Humanitarian crisis looms in Afghanistan

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On the day Afghanistan enters a new phase, the deepening humanitarian and economic crisis in the country and the threat of basic services collapsing completely. Today, almost half of the population of Afghanistan — 18 million people — need humanitarian assistance to survive. One in three Afghans do not know where their next meal will come from. More than half of all children under five are expected to become acutely malnourished in the next year. People are losing access to basic goods and services every day. A humanitarian catastrophe looms.
Now more than ever, Afghan children, women and men need the support and solidarity of the international community. The humanitarian system’s commitment to stay and deliver will not waver.
United Nations Secretary-General Antonio Guterres calling on member states to contribute aid to support Afghan people in “their darkest hour of need.”
Afghanistan was coping with a severe drought, and its citizens would have to face harsh winter conditions, underlining the need for supplies to be urgently sent to the country, the UN chief said.
Given this precarious outlook, Guterres called on all parties to facilitate safe and unimpeded humanitarian access for life-saving and life-sustaining supplies, supplies, as well as for all humanitarian workers, pointedly noting that this meant both men and women working in the field.
“I urge all Member States to dig deep for the people of Afghanistan in their darkest hour of need,” he continued.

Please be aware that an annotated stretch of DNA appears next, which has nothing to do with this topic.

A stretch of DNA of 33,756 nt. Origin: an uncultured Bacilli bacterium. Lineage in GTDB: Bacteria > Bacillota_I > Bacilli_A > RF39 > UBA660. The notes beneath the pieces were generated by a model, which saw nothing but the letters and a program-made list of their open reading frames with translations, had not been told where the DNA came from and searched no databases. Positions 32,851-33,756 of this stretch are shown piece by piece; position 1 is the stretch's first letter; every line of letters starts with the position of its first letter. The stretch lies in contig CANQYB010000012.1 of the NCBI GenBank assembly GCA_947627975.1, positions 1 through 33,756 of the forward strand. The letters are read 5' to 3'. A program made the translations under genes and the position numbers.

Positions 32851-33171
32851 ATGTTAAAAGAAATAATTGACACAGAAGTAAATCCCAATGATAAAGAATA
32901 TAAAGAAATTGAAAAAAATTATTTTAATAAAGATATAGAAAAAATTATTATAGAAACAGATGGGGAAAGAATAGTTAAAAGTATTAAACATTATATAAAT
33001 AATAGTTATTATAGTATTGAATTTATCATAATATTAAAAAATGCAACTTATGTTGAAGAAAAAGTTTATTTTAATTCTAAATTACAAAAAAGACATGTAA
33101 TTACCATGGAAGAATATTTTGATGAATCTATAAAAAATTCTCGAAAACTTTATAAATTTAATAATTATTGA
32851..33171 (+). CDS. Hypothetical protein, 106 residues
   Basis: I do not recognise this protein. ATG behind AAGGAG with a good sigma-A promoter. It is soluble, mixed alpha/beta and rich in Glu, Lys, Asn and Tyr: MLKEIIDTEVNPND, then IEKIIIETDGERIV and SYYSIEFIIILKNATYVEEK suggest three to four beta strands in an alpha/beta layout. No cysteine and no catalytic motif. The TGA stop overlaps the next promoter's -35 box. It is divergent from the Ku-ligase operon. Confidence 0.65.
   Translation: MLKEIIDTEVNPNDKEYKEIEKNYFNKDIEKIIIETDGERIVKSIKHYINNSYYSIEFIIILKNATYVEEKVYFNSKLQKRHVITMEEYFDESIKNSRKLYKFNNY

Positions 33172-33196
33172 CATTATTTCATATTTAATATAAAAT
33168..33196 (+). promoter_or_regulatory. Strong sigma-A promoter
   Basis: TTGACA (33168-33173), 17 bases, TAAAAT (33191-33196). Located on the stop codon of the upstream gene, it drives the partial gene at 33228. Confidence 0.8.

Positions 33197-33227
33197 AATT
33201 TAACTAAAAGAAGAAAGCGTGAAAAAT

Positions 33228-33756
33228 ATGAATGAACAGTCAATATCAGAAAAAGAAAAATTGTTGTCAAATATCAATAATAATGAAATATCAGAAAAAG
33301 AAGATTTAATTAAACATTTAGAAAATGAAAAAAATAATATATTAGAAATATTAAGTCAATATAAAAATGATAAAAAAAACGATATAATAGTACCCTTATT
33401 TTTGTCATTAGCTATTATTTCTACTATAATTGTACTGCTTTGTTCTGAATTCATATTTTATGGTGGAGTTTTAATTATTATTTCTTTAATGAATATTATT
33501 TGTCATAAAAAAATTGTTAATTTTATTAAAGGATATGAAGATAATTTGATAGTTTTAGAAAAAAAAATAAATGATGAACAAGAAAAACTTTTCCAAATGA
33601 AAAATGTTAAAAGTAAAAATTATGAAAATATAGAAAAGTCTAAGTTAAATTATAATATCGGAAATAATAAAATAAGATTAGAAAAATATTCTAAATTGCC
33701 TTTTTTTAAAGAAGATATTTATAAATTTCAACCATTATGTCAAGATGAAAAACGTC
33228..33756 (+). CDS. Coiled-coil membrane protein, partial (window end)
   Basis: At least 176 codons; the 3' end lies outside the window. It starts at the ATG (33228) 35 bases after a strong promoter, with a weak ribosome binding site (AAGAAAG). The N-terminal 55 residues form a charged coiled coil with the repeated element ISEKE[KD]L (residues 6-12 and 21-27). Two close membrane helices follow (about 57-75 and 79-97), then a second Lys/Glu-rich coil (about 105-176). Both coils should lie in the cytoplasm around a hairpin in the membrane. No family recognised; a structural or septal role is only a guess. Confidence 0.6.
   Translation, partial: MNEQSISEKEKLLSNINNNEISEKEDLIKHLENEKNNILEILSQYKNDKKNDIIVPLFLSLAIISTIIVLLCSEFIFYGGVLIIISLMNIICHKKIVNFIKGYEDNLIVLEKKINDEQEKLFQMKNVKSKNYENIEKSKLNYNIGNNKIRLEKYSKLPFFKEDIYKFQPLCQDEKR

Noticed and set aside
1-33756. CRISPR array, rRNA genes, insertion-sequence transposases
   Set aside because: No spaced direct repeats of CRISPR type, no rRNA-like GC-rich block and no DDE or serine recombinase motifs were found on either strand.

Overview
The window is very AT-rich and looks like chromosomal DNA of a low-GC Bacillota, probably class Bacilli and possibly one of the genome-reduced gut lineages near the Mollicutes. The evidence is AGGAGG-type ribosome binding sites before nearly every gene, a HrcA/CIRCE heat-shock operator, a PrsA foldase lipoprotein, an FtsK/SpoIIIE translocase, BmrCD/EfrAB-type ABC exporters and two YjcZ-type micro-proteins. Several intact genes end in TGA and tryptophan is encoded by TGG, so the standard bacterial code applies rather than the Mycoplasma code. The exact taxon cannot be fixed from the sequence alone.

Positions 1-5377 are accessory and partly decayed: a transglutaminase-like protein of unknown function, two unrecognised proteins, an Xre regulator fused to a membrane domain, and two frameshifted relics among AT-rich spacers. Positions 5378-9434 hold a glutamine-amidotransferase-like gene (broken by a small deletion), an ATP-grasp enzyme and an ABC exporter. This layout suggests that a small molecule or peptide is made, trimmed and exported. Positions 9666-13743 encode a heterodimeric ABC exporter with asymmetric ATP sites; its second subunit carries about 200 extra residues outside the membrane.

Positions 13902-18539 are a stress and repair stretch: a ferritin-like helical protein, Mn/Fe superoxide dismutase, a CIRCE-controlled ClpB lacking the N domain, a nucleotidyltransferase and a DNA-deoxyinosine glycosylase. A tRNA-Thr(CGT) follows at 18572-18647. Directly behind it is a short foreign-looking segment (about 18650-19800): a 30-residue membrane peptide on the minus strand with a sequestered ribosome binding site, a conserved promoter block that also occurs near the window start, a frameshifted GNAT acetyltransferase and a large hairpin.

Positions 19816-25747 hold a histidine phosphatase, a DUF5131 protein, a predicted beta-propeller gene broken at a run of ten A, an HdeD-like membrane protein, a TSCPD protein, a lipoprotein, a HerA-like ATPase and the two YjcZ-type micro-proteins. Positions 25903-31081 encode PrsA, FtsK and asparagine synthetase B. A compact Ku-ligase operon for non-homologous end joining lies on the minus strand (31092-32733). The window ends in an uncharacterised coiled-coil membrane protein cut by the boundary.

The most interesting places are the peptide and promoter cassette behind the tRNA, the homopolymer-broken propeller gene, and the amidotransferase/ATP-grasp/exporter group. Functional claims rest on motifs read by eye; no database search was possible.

“I urge them to provide timely, flexible and comprehensive funding. I urge them to help ensure humanitarian workers have the funding, access, and legal safeguards they need to stay and deliver.”
Meanwhile, spokesperson Jens Laerke from the UN humanitarian affairs office (OCHA) on Tuesday said operations were continuing, and that the UN had already helped eight million people this year alone.
But he warned that the US $ 1.3 billion funding requirement had not been met and that there was a lack of supplies in the now Taliban-controlled nation.
The World Health Organization (WHO) also warned that despite Monday’s delivery of 12.5 metric tonnes of medical supplies by a flight of Pakistan International Airlines (PIA) would cover the basic health needs of more than 200,000 people, but was still “not enough”.
WHO spokesperson Dr. Margaret Harris said although the UN health agency was planning two more supply flights this week, it wanted “continual flights” to restore basic services.
She warned that before the Taliban takeover, some 12.2 million people were already projected to experience food insecurity and malnutrition; getting supplies into Afghanistan was “absolutely critical”, she said.
Also briefing journalists in Geneva on Tuesday, the UN refugee agency, UNHCR, repeated its call to neighbouring States to keep their borders open to those fleeing Afghanistan.
The UNHCR spokesperson commended Pakistan for having hosted Afghan refugees for decades, with 1.4 million registered there. He added that whilst he was aware of the pressures it poses, UNHCR remained ready to help national authorities to scale up the response to humanitarian needs.